CYP4F2 has the capacity to oxidize excess nutritive and non-nutritive substrates such as fatty acids, leukotrienes, prostanoids, and lipid-soluble vitamins, thereby facilitating their catabolism. Excess nonesterified fatty acids are thought to underlie lipotoxicity, which can disrupt mitochondrial function and potentially reduce ATP synthesis (Weinberg, 2006). The induction of CYP4F2 in response to AMPK activation augments the capacity of hepatocytes to ω-oxidize excess nonesterified fatty acids. Thus, the up-regulation of CYP4F2 gene expression is analogous to the protection provided by the induction of CYP4A P450s mediated by the nuclear receptor PPARα, when insulin levels decline and fatty acids are released from adipocytes (Hsu et al., 2007a). Under the latter conditions, hepatic lipid metabolism leads to the export of nutrients to other tissues. AMPK is unlikely to be activated unless the liver is stressed by high levels of fatty acids and/or ATP levels fall. Thus, the activation of AMPK may trigger a defensive mechanism that involves the induction of CYP4F2 gene expression, which can then eliminate excess fatty acids that can disrupt mitochondrial function and reduce ATP production. Likewise, drugs and other xenobiotics can disrupt mitochondrial function, which can lead to liver injury (Labbe et al., 2008). In the latter case, AMPK activation seems to contribute to more generalized increase in capacity for P450-catalyzed oxidizations of xenobiotics mediated by the nuclear receptor constitutive androstane receptor (Rencurel et al., 2006). In this sense, the regulation of CYP4F2 is complementary to that of CYP4A11 because CYP4F2 expression is increased during lipogenesis when SREBPs are activated or by cellular stresses, whereas CYP4A11 is induced when hepatic lipid metabolism is increased to provide nutrients to other tissues. Activation of CYP4F2 under these conditions is likely to contribute to the >10-fold variation in CYP4F2 expression noted in liver and kidney tissue samples (Hirani et al., 2008).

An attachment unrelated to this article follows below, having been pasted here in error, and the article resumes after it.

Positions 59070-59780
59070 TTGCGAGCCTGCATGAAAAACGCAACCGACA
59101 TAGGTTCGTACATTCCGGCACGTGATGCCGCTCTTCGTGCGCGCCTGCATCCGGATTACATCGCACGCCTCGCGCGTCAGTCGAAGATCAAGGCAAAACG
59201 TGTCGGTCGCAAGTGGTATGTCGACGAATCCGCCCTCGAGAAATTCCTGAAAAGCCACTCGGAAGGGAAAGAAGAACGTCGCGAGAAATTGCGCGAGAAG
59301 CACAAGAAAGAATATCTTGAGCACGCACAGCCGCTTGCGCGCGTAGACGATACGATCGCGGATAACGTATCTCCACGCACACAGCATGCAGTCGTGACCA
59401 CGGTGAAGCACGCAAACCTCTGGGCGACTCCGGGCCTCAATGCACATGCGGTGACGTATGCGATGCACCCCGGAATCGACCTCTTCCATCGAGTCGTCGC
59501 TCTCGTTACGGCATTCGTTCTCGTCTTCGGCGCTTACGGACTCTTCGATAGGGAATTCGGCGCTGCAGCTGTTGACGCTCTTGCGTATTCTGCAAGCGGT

Participated in research design: Hsu and Johnson.
Conducted experiments: Hsu, Savas, and Lasker.
Contributed new reagents or analytic tools: Lasker.
Performed data analysis: Hsu and Johnson.
Wrote or contributed to the writing of the manuscript: Hsu, Savas, Lasker, and Johnson.
Other: Johnson acquired funding for the research.
This article is dedicated to the memory of Keith J. Griffin, who unexpectedly passed away on July 27, 2010, for his contributions to the studies described.
This work was supported by the National Institutes of Health Eunice Kennedy Shriver National Institute of Child Health and Human Development [Grant HD004445].
Article, publication date, and citation information can be found at http://jpet.aspetjournals.org.
- AMP-activated protein kinase
- acetyl-CoA carboxylase 1
- calmodulin kinase kinase
- compound C
- cytochrome P450 reductase
- dimethyl sulfoxide
- early growth response 1
- hypoxanthine phosphoribosyl transferase
- liver kinase B1
- nontargeting/scrambled siRNA control
- phosphate-buffered saline
- cyclophilin A
- quantitative polymerase chain reaction
- reverse transcription
- small heterodimer partner
- small interfering RNA
- NAD+-activated deacetylase or sirtuin
- sterol regulatory element binding protein
- SREBP response element
- 7H-benz[de]benzimidazo[2,1-a]isoquinoline-7-one-3-carboxylic acid acetate
- 5-aminoimidazole-4-carboxamide-1-β-d-ribofuranosyl 5′-monophosphate.
- Received October 5, 2010.
- Accepted December 28, 2010.
- Copyright © 2011 by The American Society for Pharmacology and Experimental Therapeutics